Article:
The European Commission’s push to have conventional petrol and diesel vehicles banned from dense city areas is building steam, with news this week that more regions will work towards the same goal.
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In 2011, the European Commission proposed a commitment to massively transform Europe’s transport networks and needs, in a bid to cut overall carbon emissions by around 60 per cent.

The plan had initially been rejected by the UK, but this month’s international climate conference in Paris has seen 13 international members - including the UK - commit to accelerating the global adoption of zero-emission vehicles.

“The UK already has the largest market for ultra-low emission vehicles in the EU, and the fourth largest in the world and today’s pledge reaffirms our commitment to ensuring almost every car and van is a zero emission vehicle by 2050,” UK transport minister Andrew Jones said.

Members of the new International Zero Emissions Vehicle Alliance include The Netherlands, Norway and the United Kingdom in Europe; Connecticut, Maryland, Massachusetts, Oregon, Rhode Island and Vermont in the United States; and Québec in Canada.

Jens Frølich Holthe, Political Advisor to Norway’s Minister for Environment, described the multi-region commitment as a positive step towards climate change control.

“We see working together with other proactive governments as a key to a global transition to an electric fleet. The problem of climate change is clearly global, and we see electric vehicles as one of the important global climate solutions.”

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A report published by the the International Council on Clean Transportation (ICCT) estimated that a relatively scant one million plug-in electric vehicles are now on the world’s roads.

The report adds, however, that with that milestone achieved in about six years, the adoption of pure-electric vehicles has occurred much faster than for conventional hybrid cars, which took several years longer to reach the same point.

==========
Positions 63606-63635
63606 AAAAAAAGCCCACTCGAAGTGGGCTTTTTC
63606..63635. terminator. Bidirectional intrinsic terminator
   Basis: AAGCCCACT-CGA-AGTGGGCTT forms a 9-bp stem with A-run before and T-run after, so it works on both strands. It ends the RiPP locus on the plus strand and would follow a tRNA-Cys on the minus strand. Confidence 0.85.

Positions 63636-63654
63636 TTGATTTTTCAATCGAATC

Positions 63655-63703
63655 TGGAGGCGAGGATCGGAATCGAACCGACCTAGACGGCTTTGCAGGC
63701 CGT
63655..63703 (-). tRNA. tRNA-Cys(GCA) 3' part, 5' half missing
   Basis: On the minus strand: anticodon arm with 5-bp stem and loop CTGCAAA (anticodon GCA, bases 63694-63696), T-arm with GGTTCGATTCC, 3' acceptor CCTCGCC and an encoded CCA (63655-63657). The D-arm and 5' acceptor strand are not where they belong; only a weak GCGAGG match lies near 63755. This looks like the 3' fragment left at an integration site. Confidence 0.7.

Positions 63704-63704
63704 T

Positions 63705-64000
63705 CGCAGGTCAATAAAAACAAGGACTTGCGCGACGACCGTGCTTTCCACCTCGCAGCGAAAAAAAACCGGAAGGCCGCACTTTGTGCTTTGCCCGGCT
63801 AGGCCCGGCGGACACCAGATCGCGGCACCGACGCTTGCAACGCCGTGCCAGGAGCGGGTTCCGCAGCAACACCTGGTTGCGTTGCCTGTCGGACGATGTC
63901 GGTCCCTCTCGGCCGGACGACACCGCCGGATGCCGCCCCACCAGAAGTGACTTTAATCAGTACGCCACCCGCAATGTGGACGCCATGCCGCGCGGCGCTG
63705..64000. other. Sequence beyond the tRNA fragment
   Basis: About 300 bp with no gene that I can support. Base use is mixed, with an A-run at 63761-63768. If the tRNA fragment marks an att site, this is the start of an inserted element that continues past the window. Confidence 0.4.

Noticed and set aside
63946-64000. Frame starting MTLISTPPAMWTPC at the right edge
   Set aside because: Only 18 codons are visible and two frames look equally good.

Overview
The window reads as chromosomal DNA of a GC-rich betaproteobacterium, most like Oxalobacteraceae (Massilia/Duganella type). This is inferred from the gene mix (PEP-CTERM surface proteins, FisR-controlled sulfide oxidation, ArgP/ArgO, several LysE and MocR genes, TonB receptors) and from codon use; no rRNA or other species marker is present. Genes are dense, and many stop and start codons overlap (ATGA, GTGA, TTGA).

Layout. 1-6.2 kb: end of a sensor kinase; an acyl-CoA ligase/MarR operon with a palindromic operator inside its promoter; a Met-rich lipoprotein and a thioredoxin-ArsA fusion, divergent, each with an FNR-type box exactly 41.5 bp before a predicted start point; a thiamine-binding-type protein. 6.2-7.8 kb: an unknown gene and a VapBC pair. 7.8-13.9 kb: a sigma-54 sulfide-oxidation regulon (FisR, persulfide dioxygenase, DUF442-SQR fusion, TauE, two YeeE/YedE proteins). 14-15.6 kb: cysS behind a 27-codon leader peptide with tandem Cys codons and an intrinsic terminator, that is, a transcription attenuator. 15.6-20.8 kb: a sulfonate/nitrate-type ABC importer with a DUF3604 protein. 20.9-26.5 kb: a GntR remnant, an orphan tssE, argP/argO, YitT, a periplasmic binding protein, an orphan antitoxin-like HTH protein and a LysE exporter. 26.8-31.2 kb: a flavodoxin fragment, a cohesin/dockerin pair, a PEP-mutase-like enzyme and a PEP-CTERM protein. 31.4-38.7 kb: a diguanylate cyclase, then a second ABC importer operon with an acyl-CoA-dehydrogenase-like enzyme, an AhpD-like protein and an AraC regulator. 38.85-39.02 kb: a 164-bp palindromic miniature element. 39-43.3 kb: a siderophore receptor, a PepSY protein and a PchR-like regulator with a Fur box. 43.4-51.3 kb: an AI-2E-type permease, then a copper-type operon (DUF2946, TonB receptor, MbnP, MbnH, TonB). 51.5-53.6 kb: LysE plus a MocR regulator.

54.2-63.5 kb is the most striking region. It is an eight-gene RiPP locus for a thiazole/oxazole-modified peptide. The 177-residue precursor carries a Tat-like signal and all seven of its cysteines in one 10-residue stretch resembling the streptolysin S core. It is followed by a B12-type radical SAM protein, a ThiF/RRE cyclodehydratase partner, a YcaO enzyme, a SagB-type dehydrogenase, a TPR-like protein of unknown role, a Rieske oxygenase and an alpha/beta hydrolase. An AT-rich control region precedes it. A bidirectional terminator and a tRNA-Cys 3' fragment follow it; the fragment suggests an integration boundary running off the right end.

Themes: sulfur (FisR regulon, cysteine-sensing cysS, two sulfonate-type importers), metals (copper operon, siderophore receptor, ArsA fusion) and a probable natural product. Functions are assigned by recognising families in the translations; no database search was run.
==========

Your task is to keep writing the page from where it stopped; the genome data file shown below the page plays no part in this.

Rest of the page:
Still, with the overall global vehicle count closing in on two billion, the International Zero Emissions Vehicle Alliance will have its work cut out for it if a 2050 ban on petrol and diesel vehicles in urban centres is to be achieved.

Much of that plan centres on changing the way people move around, however, with a commitment to promoting public transport options for those that don’t strictly need to use a vehicle - such as commercial vehicles and commuters whose needs can’t be met by the myriad other options available.

It is hoped, however, that by 2050, many of those vehicle types in use will already be largely zero-emission.

The plan also calls for removing any government barriers to zero-emission vehicles (ZEVs), including policies that increase incentives to lease or purchase.

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The Australian federal government has committed to doubling its spend on research into a cleaner future, but it is not a member of the ZEV Alliance.

It has also yet to reveal any plans to reverse the abolishment of the Clean Energy Finance Corporation and the Australian Renewable Energy Agency, as initiated by Prime Minister Malcolm Turnbull’s predecessor, Tony Abbott.

At the state level, however, South Australia has said it will work towards making Adelaide a carbon neutral by 2050, which would make it the first city in the world to achieve such a goal.

“We are committed to making the City of Adelaide the world’s first carbon neutral city, and I am delighted to have finalised this agreement formally with the Lord Mayor,” South Australian premier Jay Weatherill said in November, less than two weeks after hosting the southern hemisphere’s first driverless vehicle tests.